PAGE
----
young adult book reviews & more

Shift by Charlotte Agell

ShiftAdrian Havoc used to think he had the best of both worlds, but that was before his father never came back from the moon and his mother started stressing over work. His parents are people of science and math, employed, strangely, but the religious government called Homestate. Homestate controls everything in Adrian’s home of Atro City, from simple things like admission to the zoo to mandatory religious education under the state religion. Now that Shift is approaching, the end of the world or so the government says, everything is about to change, and Adrian knows he can’t be a part of it anymore. So he leaves, traveling north to search for a place of peace, but instead, he’ll find the truth.

Shift is a peek into a hypothetical future world, and a scary one at that. Though terrifying to me, a government with absolute power over even personal matters such as religion, as in this novel, is not too farfetched, and Agell refines this to make it disturbingly real. As in most novels with dystopias, the plot is fast moving, suspenseful, and very original. The characters, on the other hand, were sometimes uninteresting and one-dimensional, although I enjoyed some of the quirkier characters such as Shriek and the penguin Mr. Baby Guy. Everything about this dysfunctional future is plausible; Agell even has it down to a science. The only issue with this is that most readers will not be able to understand the short or incomplete scientific explanations for various phenomena and may be confused, as I was at times. Nevertheless, Shift makes a profound statement about the relationship between religion, government, and the individual that will get the reader thinking.

Readers who enjoy futuristic or utopian novels, particularly Scott Westerfeld’s Uglies series, The Bar Code Tattoo by Suzanne Weyn, and The Giver by Lois Lowry, will enjoy this thought provoking novel. I hope there will be a sequel or companion novel to Shift so I can get the rest of the incredible story I’m sure is there.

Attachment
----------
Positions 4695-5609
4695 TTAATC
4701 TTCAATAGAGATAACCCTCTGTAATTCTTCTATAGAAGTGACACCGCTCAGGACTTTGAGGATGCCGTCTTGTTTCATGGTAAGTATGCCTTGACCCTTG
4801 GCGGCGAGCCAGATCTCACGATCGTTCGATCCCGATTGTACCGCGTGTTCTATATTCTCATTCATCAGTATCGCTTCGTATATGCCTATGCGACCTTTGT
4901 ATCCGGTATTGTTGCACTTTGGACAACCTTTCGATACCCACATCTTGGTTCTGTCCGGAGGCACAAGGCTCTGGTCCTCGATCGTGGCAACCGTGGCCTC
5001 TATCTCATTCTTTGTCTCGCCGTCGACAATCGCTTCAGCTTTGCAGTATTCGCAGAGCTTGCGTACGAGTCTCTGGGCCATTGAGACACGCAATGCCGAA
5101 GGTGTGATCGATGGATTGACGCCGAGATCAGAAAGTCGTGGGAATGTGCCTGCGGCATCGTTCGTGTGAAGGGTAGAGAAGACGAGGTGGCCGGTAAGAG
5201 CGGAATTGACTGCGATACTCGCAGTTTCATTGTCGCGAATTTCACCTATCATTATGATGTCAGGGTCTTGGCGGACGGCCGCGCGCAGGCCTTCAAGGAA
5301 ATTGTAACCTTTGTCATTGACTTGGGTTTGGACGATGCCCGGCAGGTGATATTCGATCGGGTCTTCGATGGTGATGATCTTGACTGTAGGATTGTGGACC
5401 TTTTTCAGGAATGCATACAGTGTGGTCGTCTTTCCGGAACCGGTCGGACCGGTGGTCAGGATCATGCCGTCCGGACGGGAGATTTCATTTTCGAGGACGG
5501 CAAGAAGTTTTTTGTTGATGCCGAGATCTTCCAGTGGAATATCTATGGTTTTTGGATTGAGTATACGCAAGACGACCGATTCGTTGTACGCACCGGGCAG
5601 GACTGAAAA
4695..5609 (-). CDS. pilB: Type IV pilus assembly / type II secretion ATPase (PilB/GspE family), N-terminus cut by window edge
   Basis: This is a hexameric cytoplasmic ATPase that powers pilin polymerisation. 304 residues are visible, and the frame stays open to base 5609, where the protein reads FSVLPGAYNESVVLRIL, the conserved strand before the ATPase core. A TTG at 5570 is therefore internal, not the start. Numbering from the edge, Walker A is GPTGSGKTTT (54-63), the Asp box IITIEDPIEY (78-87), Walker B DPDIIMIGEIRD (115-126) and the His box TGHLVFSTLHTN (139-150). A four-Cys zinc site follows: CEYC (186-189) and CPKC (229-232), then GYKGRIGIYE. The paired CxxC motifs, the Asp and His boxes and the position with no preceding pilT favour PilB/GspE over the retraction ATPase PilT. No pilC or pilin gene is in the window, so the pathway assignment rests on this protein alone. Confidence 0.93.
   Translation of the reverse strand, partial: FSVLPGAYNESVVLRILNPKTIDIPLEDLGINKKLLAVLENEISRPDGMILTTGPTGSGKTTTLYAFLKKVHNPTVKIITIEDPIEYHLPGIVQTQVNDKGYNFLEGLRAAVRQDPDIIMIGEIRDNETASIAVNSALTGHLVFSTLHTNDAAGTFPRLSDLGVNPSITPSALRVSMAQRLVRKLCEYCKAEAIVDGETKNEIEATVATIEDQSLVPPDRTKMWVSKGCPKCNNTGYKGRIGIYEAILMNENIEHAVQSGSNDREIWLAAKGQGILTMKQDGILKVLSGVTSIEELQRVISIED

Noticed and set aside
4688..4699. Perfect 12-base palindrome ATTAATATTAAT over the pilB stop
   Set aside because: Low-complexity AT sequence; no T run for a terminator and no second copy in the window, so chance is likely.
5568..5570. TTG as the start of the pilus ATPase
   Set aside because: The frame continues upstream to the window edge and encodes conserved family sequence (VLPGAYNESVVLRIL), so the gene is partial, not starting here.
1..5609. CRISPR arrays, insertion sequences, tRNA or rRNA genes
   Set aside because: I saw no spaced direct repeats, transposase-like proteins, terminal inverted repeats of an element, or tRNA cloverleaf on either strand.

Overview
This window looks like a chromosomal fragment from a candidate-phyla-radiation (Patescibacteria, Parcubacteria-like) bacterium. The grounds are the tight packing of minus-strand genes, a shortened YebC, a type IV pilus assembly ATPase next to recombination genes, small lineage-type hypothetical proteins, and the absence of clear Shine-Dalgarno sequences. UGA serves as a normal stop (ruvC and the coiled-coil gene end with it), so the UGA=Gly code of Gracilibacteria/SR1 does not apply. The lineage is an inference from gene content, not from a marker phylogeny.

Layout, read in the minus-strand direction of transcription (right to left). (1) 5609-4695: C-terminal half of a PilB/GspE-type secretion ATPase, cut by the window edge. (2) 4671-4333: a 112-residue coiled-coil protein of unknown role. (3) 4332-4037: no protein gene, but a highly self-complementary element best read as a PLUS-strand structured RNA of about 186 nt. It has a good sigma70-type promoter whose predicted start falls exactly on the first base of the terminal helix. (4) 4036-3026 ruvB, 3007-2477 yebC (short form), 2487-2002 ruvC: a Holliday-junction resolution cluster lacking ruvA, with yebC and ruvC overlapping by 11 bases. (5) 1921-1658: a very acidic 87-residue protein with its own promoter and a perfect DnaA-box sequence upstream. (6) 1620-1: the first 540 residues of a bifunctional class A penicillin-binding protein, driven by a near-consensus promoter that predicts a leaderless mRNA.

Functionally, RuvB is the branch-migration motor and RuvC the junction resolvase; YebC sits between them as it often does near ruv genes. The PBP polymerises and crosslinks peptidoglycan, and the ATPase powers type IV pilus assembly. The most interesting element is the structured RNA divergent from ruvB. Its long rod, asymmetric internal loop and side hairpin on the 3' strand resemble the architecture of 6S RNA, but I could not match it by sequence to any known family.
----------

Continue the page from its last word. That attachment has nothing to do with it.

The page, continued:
Rating: 4.0

Review copy from author Charlotte Agell

6 munch(es) :

Steph Su said...

Wow, this sounds like my kind of book. Sounds like a cross between The Hunger Games, Life As We Knew It, and Armageddon Summer. Nice. And the cover looks very similar to the covers used on Ellen Hopkins' books; I wonder if they were designed by the same person...? Thanks for the great review!

Anonymous said...

I just finished the book also, and wanted to see what others thought of it.
I live in Maine (like the author) and loved the portrayal, of the locals. Right smart lobstermen and gardeners, who find a way to survive in the harsh post nuclear world north of the dead zone. I wonder, in the new Obama era will patriotism out of fear, and the christian right continue to be a factor that provides fodder for sci fi? I would like to see a sequel. I want to find out about the utopian communities they will find! I want to find them too!

Liviania said...

This sounds really cool. I bet Lenore would like it.

Anonymous said...

Is it appropriate for the author to comment or is that bad manners? I hope not. I really enjoyed this review and the questions that came out of it. While I am currently working on a very jolly series about a 4th grader, the landscape and characters of Shift continue to stay with me - specifically: Daniel's story, which is delivering itself to me in fits and starts.
Thanks for reading and commenting.

Anonymous said...

This book was extremely intriguing from the first sentence and being able to attend the book talk was a privilage. Many questions I had about the book were answered. Having the past being brought into the future opened my eyes to what could happen and maybe the 'polar shift' really will happen.

Anonymous said...

yall are all gay and so are books

Post a Comment

Let the munching begin.